this is a discussion within the Pelicans Community Forum; How does the NBA measure something it may have never seen before, the "something" being Anthony Davis' ceiling? Fear not, friends. You're not in the presence of hyperbole. That's a fact. The New Orleans Pelicans superstar&mdash;emphasis on "superstar"&mdash;is already a ...
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|03-10-2014, 07:30 PM||#1|
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Join Date: May 2002
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How High Can Anthony Davis' Ceiling Rise?
How does the NBA measure something it may have never seen before, the "something" being Anthony Davis' ceiling?
Fear not, friends. You're not in the presence of hyperbole. That's a fact.
The New Orleans Pelicans superstar—emphasis on "superstar"—is already a top-10 dignitary at only 20 years old. On March 11, he'll be able to (legally) purchase and slosh his first beer. Right now, he can't.
Think about that.
One of the league's greatest players is only now on the verge of being able to bring a sixer of brewskies to his weekly poker game or eyebrow-growing sessions. No wonder he, a sophomore, is so confident his future holds greatness.
"Just knowing everything I did [up to] now, I’ll just do more," the Kentucky product said on The Jim Rome Show in February. "The ceiling has no limits for me. I’ve just got to keep working hard, keep playing hard, and keep competing and who knows what’s more to come."
Slow your roll, Brow. You're good. Great, even. But are you that great?
When touting Davis, it's easy to forget he's only playing through his second season.
Some speak of him as if he's a past legend or silvery haired veteran on his last legs, staring down retirement and dreaming of his inevitable Hall of Fame induction.
But again, Davis, by NBA standards, is a neophyte. And yet Davis, by every standard imaginable, is already historically good.
The lanky man-child is averaging 20.6 points, 10.2 rebounds, 1.4 steals and a league-leading 2.9 blocks per game. Current production puts him on pace to become just the 10th player in Association history to sustain benchmarks of 20.0 points, 10.0 rebounds, 1.0 steal and 2.5 blocks for an entire season.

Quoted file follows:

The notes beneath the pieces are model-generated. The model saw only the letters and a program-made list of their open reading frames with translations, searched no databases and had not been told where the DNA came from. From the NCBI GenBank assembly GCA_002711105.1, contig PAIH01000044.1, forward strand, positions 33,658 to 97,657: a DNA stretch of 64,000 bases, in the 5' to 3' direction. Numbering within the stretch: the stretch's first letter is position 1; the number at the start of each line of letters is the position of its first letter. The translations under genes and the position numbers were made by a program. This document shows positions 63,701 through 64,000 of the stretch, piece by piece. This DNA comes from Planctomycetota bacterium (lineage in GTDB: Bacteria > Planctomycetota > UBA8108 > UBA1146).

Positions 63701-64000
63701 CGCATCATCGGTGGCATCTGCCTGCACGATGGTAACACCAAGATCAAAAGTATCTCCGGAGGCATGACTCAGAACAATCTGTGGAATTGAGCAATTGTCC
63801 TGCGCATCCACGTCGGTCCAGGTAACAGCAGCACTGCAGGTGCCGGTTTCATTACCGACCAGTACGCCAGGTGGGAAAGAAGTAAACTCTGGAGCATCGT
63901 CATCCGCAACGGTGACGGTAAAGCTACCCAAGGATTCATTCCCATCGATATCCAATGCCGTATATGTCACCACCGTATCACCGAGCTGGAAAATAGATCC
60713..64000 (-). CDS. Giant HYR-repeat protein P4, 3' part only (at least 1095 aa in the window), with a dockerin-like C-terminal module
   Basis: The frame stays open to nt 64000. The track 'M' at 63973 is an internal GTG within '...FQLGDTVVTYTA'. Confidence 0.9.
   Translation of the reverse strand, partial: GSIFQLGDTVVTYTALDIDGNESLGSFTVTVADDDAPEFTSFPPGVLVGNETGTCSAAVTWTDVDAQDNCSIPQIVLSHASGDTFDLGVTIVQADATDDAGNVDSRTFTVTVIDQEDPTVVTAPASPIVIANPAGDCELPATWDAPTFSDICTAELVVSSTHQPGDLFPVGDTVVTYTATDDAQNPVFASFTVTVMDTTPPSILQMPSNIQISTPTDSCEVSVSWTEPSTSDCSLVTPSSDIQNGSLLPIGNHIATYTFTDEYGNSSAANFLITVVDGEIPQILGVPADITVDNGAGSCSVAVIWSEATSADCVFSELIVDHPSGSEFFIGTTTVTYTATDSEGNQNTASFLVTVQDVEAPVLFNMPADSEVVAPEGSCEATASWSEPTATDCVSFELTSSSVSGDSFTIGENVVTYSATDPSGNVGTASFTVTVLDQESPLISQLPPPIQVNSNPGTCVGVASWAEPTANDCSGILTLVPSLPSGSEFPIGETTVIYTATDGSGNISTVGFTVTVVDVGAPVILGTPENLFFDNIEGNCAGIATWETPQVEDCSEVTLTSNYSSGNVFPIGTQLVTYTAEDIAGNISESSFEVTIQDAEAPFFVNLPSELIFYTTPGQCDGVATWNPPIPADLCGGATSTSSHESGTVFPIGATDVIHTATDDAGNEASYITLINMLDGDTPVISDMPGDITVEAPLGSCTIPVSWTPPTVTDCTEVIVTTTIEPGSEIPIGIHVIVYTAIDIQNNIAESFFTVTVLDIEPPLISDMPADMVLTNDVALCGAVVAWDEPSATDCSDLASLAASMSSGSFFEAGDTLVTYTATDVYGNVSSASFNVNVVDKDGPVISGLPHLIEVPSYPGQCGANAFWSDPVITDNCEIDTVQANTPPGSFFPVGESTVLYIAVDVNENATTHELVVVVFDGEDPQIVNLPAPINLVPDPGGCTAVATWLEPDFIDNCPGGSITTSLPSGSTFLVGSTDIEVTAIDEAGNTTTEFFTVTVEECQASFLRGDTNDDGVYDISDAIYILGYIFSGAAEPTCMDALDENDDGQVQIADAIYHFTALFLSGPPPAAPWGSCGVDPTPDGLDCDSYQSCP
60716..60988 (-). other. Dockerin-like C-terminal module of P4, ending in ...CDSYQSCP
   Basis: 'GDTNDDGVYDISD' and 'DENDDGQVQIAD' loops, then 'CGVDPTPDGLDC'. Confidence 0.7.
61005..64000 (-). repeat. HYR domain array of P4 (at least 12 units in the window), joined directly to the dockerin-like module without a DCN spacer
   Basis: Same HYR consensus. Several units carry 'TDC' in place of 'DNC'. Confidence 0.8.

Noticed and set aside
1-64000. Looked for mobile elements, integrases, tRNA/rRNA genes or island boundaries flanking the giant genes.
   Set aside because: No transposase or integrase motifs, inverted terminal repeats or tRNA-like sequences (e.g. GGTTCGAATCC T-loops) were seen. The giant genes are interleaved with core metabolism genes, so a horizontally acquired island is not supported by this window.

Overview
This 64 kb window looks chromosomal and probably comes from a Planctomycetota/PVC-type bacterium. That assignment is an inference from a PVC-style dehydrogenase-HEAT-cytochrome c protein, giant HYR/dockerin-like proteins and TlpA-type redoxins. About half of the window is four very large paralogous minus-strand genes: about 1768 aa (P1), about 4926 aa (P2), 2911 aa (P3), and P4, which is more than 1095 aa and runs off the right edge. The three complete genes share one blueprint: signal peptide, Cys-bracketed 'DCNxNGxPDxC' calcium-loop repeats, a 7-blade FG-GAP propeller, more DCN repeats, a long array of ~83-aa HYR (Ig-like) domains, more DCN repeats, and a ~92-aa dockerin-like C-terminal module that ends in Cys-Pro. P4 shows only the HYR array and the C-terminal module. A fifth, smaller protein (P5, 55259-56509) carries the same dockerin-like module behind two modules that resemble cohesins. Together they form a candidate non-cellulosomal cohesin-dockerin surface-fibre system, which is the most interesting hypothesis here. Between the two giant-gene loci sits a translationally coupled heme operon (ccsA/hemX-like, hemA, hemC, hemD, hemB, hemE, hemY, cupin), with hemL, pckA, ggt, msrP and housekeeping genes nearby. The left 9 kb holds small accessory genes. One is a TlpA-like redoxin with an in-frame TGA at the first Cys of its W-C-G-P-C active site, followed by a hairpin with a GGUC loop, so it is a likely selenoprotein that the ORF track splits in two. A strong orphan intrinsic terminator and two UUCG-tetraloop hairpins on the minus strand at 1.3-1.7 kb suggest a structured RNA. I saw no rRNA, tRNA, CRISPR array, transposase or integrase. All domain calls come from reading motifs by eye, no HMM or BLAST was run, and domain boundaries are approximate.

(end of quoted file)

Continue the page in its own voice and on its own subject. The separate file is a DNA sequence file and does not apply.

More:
While that exclusive list boasts names like Patrick Ewing, David Robinson, Kareem Abdul-Jabbar and Hakeem Olajuwon, among others, not one of them was younger than 22 for the majority of their statistically dominant season. Davis is, again, 20.
Having played in just 119 games through March 10, Davis is also the quickest player in NBA history to 2,000 points, 1,000 rebounds and 250 blocks. The second-quickest player is Kevin Garnett, and it took him 157 games to reach the numbers Davis has already eclipsed.
Three-quarters of the way through 2013-14, Davis is also on course to set an all-time high in player efficiency rating for players aged 20 or younger. His 26.3 PER would catapult him past LeBron James, who set the current record in 2004-05 with a 25.7.
Fittingly enough, Davis is tracking toward the win shares per 48 minutes record for qualified players 20 or younger as well. His .209 usurps that of James, who holds the current record with .203.
History is being made by Davis. It has been made by Davis.
In less than two full seasons, he's already thrust himself into the record books, alongside or ahead of Hall of Famers and all-time greats.
To whom among active or recently retired NBA players could we compare Davis?
Garnett? Tim Duncan? A more athletic and offensively inclined Marcus Camby (so, not Marcus Camby)?
In one way or another, each of the aforementioned players does something Davis can already do. But none of them, and no one else in the league, can be adequately pitted against Davis' skill set.
"I don't know if there are many players in the NBA that you really even can compare him to," Indiana Pacers coach Frank Vogel told Bleacher Report's Jared Zwerling of Davis. "He defends, he can score the ball in the post, he can score on the perimeter, he's a lob threat, he gives (the Pelicans) vertical spacing, he runs the floor. He not only defends the rim, but he defends his own guy."